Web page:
Poison ivy, the mention of this plant is enough to send shivers down our spines. A prior encounter with poison ivy is enough of a lesson to keep your distance when you spot it. As a dog parent, you may be concerned whether this plant poses the same risk to your doggo.
If your dog comes into contact with poison ivy, don’t panic; dogs are rarely impacted by the plant’s poisons since their coat protects them.
Nevertheless, while the chances of an adverse reaction are low, it may happen. An in-depth look at dogs getting poison ivy will answer any questions you have on this subject.
What Is Poison Ivy?
Poison ivy is an allergenic plant native to North America and Asia, infamous for its burning effect when you touch it. Regarded as a weed, it may grow as a shrub, small plant, or climbing vine and have urushiol in its sap, which is responsible for skin irritation.
This weed is not a true ivy; instead, it is closer to cashews and pistachios. You can easily identify it by its cluster of three leaves, explaining the expression, ‘leaves of three, let it be.’
How Do Dogs Fare Against Poison Ivy?
As mentioned earlier, your doggo’s fur will protect it against the sap of poison ivy. The problem is when the liquid gets to the uncovered parts of its body. It is common in dogs with little or no fur. Your dog may lack fur due to injury or sickness. Some breeds, such as the American hairless terrier, are naturally hairless. The lack of hair makes them susceptible to urushiol reactions on their exposed skin.
Moreover, dogs have furless parts, such as the nose, under the belly, and groin area. When the sap touches these parts, a reaction is imminent. Shorter dogs are more prone to urushiol poisoning, as they are likely to brush over the weed as they walk.
Dogs eating poison ivy also leads to a severe reaction.
What Are The Signs Of Poison Ivy Toxicity In Dogs?
The following are likely symptoms after your dog’s encounter with poison ivy.
- Reddish, itchy skin
- Blistering or scab formation
- Open wounds from scratching and biting
- Diarrhea, vomiting, injuries on the mouth, and tummy upsets if your dog ate the plant
You should act fast if you notice these signs to offer relief to your furry buddy. Call your veterinarian for guidance if the situation is difficult.
How To Deal With Poison Ivy Toxicity In Dogs
Your dog will be in anguish if the sap from the poison ivy touches its skin, a situation that calls for fast action. Take note of the symptoms, which will reflect 3-7 days after an encounter with the weed.
Avoid touching or playing with your dog if you are sure that it has urushiol poisoning. The oil lingers long on your dog’s fur and will remain potent. Touching your dog exposes you to urushiol-induced contact dermatitis, resulting in irritation and blistering. Additionally, you should avoid areas and things your dog touched.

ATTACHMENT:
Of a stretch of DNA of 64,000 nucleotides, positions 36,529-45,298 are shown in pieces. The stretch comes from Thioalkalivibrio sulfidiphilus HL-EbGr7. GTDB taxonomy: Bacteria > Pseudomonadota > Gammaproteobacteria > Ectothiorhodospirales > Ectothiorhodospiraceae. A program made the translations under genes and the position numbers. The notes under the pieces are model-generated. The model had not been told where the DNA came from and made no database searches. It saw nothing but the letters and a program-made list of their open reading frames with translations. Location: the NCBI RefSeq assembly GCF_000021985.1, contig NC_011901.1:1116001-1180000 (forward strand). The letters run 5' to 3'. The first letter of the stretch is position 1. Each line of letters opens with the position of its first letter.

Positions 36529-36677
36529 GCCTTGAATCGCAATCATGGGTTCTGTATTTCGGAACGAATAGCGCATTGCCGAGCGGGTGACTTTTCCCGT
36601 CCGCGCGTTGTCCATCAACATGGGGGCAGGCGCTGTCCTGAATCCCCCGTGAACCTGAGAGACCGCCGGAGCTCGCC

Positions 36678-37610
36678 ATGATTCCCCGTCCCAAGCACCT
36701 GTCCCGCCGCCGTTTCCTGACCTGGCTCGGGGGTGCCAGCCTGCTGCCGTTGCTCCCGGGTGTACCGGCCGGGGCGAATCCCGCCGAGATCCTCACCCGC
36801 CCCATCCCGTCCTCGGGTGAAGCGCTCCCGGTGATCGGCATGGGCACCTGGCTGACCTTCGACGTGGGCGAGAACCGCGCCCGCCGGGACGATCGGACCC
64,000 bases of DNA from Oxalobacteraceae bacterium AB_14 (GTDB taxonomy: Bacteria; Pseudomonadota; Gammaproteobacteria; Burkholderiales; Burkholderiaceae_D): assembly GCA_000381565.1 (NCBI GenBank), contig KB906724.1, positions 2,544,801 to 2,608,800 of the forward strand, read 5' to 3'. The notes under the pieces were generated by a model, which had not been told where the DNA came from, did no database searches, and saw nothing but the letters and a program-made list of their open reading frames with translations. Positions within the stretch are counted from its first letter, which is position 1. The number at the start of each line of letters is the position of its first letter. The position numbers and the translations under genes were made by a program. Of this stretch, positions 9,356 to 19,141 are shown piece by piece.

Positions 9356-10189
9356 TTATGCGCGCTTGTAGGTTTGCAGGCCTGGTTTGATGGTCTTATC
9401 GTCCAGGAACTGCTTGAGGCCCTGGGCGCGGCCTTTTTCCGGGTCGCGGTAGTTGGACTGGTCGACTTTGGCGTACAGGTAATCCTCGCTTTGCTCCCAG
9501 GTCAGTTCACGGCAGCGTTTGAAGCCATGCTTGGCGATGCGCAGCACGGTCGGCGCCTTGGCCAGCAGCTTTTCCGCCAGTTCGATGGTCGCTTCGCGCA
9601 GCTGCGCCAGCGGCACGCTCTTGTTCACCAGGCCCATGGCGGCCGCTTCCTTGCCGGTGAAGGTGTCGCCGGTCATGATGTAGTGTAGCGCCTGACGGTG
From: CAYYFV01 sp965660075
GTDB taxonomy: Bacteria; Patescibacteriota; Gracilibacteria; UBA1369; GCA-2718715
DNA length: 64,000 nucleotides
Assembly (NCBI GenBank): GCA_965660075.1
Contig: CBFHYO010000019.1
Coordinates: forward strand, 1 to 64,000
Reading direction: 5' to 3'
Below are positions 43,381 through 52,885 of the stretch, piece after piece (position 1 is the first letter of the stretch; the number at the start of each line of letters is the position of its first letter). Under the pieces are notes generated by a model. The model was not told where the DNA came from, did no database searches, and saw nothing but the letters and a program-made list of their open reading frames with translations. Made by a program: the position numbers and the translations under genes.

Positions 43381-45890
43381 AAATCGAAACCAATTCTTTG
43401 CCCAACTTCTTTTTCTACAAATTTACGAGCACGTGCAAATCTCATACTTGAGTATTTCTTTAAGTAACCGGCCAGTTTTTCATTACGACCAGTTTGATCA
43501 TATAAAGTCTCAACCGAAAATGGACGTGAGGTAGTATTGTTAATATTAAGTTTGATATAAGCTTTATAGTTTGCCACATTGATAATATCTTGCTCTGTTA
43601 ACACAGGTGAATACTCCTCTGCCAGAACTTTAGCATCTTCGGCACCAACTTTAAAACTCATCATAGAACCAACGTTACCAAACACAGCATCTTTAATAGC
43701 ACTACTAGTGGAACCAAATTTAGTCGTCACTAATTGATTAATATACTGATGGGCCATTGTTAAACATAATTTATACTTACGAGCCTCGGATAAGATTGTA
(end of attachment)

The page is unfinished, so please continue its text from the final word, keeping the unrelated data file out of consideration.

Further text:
You can take charge of the situation by giving your pup a bath using dog shampoo and warm water. Wear gloves to avoid contact with the plant’s sap when handling your dog.
Rinse your dog thoroughly and dry it with a towel for the best results. Handle the towel and other items you used to clean your dog carefully, as they may have traces of the toxin.
Clean the affected areas with rubbing alcohol to prevent germs and offer a cooling effect. Do not apply alcohol on the face, nose, or genitals.
You may consider home remedies like aloe vera, cucumber slices, or plantain leaf. Contact your vet before going for home remedies to avoid compounding the situation.
What To Do When A Dog Eats Poison Ivy
Ingestion of the weed is a serious scenario that needs your vet’s attention. It would help if you took a photo of the plant responsible for the problem. Do not induce vomiting if your dog eats poison ivy, as it may make the situation worse.
Your pet’s doctor may offer drugs to help with the tummy upsets and to get rid of the sap in the intestinal tract. Your pup may need intravenous fluids in case of excess fluid loss from diarrhea and vomiting.
At home, offer your canine plenty of fluids to stabilize its electrolyte levels. Plus, provide bland food to help clear the toxins.
After attending to your dog, you should watch it, as the symptoms may return after some days.
Preventing Your Dog from Poison Ivy Poisoning
As we can see, dealing with poison ivy poisoning in dogs is challenging. It is better to prevent the problem to avoid the hassles. You can start by removing the plant from your compound, and while at it, be careful to prevent direct skin contact.
In addition, you should be keen when taking your pup out to play or for a walk. Watch out for the plants, and try your best to keep your dog away from them.
Dogs are relatively safe from poison ivy, shielded by their fur coat. If the sap penetrates the coat to their skin, fast action will prevent the situation from getting out of hand.
Be careful when handling the problem, as you may touch the sap, making you another casualty of poison ivy.
Do not hesitate to contact your veterinary if the issue seems too big to handle.